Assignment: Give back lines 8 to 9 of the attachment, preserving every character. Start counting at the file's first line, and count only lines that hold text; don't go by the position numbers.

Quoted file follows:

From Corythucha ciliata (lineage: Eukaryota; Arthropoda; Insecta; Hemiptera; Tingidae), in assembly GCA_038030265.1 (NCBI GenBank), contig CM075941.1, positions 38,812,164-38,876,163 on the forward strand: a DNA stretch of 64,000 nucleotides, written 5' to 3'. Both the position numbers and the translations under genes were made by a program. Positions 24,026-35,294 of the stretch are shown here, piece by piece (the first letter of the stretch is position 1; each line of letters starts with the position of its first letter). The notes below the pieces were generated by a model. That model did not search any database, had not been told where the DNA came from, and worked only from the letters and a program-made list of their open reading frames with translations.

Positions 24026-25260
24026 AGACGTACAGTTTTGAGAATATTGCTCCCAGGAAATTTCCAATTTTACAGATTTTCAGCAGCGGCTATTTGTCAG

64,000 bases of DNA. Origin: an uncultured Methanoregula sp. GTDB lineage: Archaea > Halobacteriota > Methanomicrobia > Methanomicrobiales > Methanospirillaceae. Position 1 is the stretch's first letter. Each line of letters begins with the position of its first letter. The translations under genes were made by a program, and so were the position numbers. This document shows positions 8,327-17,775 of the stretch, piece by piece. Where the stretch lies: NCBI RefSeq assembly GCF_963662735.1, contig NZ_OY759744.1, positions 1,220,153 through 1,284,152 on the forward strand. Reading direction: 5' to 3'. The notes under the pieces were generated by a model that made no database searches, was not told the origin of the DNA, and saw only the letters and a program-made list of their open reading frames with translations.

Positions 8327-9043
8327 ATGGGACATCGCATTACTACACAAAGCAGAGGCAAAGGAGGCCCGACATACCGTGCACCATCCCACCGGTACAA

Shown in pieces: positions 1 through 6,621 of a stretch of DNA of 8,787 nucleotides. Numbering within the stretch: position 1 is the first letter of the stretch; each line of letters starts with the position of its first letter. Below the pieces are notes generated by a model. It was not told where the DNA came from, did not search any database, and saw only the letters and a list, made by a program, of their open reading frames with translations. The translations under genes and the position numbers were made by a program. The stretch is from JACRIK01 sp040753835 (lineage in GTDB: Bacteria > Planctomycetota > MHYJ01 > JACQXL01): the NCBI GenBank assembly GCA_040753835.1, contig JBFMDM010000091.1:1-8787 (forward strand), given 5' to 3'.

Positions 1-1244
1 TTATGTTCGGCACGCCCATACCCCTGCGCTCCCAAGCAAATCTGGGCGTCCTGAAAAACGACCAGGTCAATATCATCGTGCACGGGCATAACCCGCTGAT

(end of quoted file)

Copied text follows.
Positions 1-1244
1 TTATGTTCGGCACGCCCATACCCCTGCGCTCCCAAGCAAATCTGGGCGTCCTGAAAAACGACCAGGTCAATATCATCGTGCACGGGCATAACCCGCTGAT